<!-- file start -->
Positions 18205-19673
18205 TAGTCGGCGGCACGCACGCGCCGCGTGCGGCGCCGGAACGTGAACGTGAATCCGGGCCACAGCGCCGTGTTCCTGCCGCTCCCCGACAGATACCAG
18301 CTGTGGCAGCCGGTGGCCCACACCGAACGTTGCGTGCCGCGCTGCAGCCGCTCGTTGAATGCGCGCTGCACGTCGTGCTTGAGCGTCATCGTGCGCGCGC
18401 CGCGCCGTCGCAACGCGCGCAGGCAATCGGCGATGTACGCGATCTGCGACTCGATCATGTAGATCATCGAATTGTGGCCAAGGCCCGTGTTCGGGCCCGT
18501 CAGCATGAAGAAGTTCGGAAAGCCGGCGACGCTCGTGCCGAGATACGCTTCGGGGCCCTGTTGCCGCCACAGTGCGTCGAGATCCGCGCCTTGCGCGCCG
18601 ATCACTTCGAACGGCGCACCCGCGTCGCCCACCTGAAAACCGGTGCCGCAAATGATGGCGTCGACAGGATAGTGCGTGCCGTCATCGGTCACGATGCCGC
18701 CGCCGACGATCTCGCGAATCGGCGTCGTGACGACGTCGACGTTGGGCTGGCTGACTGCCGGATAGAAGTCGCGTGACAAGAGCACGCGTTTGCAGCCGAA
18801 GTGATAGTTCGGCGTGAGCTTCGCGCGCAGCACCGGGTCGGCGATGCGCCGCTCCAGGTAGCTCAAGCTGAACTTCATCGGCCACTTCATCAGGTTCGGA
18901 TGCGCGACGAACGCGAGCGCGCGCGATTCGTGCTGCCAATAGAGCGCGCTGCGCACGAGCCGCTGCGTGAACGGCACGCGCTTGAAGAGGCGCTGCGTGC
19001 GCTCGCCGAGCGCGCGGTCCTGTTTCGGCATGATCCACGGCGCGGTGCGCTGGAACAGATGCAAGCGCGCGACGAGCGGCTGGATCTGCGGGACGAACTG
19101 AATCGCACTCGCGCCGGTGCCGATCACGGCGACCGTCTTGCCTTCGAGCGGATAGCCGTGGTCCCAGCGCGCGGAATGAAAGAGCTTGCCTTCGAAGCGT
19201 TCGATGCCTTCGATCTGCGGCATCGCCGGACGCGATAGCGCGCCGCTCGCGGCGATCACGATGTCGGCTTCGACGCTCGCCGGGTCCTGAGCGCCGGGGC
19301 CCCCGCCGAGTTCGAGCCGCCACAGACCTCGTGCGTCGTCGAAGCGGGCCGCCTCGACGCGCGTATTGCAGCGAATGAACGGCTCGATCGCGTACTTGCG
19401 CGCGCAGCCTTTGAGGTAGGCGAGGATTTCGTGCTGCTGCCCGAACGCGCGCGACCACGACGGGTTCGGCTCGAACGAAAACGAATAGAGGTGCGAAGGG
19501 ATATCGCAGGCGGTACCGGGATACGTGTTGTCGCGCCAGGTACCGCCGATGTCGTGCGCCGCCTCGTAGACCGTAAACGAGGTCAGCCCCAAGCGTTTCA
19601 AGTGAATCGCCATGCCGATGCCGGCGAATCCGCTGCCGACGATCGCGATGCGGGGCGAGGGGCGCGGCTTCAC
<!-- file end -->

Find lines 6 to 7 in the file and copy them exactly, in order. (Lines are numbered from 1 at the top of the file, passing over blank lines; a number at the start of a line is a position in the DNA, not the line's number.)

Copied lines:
18601 ATCACTTCGAACGGCGCACCCGCGTCGCCCACCTGAAAACCGGTGCCGCAAATGATGGCGTCGACAGGATAGTGCGTGCCGTCATCGGTCACGATGCCGC
18701 CGCCGACGATCTCGCGAATCGGCGTCGTGACGACGTCGACGTTGGGCTGGCTGACTGCCGGATAGAAGTCGCGTGACAAGAGCACGCGTTTGCAGCCGAA